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Update on dd10's eye


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Whew! After a two hour exam, we now know that she has a very rare growth on the blood vessels in her retina. It is benign and is much like a strawberry birthmark only in her eye. It is not in an area that affects her vision. They will be monitoring it. I pressed them a bit and they admitted that if it changes, they actually have no idea what to do for it but she would be passed on to even more specialized retina specialists. It has probably been there since birth but was not seen because at younger ages her eyes were not dilated and looked at this closely. It actually made the doctors quite excited because of it's rarity and it's "impressiveness". They were making comments like "way cool" and "I need a picture for my journal article!" She will have another appointment with these same specialists in 4 months and they will see if there are any changes. Most of the appointment, while long and involving a bunch of sophisticated machines with cameras and bright lights, was painless. There was one slightly painful part that did cause a few tears but my dd was a trouper.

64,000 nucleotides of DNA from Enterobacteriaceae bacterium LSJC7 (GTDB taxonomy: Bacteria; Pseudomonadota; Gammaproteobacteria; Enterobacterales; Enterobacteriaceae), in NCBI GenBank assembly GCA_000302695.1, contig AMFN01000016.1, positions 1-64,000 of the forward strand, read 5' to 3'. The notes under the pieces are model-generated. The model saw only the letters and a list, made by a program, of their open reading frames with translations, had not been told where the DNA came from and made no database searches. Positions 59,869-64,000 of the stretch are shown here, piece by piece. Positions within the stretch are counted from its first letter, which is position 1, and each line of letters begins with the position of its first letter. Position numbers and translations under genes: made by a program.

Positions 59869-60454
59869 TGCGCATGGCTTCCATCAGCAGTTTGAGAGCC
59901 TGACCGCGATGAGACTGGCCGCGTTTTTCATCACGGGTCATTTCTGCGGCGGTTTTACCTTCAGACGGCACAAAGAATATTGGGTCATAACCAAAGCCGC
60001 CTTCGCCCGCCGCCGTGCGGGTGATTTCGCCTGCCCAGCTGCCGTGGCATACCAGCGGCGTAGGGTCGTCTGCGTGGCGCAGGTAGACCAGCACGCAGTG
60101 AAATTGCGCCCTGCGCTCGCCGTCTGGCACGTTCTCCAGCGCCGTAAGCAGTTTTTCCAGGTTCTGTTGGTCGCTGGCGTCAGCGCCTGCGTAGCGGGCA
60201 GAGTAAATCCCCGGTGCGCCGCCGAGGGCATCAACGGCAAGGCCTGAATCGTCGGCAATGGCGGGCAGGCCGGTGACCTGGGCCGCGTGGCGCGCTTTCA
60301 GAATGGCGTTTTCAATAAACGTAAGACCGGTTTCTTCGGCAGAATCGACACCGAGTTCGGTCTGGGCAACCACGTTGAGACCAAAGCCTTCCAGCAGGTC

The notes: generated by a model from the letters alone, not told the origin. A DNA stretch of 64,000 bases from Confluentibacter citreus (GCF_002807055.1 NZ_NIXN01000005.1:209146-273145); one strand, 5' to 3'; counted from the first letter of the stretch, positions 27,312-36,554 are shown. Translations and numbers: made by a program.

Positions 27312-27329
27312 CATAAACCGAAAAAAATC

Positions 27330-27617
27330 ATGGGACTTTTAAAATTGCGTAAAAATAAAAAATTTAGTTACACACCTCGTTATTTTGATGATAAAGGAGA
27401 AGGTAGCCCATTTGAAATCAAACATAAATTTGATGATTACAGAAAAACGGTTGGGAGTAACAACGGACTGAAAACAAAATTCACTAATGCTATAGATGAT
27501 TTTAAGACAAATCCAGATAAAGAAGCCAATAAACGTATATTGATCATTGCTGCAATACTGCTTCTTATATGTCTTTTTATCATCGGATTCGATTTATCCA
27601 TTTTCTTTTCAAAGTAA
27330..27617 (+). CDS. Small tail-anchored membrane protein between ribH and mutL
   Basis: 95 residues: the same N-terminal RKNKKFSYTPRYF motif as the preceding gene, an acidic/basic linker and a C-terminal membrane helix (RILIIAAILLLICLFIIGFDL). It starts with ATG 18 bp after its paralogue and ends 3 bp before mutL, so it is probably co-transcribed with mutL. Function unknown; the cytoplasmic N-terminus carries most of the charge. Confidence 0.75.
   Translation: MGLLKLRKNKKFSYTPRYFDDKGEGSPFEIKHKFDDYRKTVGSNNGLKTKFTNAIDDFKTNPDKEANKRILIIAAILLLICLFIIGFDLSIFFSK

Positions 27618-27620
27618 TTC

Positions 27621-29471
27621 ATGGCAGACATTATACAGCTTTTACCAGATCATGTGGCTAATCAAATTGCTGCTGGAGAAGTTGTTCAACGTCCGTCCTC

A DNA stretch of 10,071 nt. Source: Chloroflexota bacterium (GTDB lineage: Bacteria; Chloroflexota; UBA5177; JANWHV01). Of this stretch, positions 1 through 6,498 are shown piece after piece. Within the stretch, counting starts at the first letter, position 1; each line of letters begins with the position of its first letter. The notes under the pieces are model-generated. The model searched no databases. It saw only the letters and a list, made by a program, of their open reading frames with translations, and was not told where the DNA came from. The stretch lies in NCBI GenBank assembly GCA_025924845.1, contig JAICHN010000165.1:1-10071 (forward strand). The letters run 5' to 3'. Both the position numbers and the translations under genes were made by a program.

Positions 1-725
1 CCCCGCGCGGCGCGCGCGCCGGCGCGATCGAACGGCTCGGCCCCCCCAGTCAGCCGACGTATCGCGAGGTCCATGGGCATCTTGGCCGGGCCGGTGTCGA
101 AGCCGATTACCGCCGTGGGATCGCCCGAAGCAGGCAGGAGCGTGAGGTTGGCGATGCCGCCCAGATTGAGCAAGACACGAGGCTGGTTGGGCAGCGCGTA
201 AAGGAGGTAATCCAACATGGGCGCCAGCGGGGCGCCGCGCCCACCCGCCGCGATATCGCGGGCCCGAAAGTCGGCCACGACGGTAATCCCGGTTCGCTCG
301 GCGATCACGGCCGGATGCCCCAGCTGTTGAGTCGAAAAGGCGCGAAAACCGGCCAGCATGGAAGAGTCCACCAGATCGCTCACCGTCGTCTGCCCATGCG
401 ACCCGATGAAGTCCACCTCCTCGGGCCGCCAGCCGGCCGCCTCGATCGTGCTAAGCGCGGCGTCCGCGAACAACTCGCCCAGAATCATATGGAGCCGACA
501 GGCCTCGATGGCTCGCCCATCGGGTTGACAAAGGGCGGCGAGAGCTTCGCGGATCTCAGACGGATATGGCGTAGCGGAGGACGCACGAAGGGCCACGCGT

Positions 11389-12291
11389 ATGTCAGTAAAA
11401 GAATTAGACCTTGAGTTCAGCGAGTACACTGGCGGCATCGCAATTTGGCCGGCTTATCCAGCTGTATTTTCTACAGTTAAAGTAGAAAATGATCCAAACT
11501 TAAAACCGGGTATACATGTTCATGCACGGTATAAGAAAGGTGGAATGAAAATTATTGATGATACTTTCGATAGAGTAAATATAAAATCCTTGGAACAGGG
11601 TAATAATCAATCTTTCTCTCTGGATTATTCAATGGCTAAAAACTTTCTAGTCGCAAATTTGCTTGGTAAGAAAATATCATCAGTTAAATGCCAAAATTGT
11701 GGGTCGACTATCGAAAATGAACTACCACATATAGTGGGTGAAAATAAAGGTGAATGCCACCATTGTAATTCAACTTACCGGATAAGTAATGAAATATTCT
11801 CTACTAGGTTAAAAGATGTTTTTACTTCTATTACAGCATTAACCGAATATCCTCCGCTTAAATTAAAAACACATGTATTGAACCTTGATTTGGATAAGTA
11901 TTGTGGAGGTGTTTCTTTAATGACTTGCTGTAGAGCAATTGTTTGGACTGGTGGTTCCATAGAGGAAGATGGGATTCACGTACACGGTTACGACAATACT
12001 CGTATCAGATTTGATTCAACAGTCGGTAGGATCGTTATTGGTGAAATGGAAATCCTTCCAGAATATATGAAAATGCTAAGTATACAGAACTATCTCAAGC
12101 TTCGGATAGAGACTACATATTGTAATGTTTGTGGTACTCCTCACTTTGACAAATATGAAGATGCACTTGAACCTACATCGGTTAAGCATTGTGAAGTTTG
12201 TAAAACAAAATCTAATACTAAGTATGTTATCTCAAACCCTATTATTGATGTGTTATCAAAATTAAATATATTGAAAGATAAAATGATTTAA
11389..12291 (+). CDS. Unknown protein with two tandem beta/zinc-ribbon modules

We have now apologized to the cat for blaming it for toxoplasmosis.;)

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Thanks for the update, Jean!

 

I'm so relieved that it's benign, but I wish it was something that would just go away over time or something.

 

BTW, your cat has informed me that he does not accept your apology, and that a whole lot of tuna will need to be involved before he even considers it. ;)

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Yay! :D I actually have something like this going on in my eye too. But it wasn't discovered until I was an adult. My grandmother actually had something benign and harmless they were watching that was discovered later in life.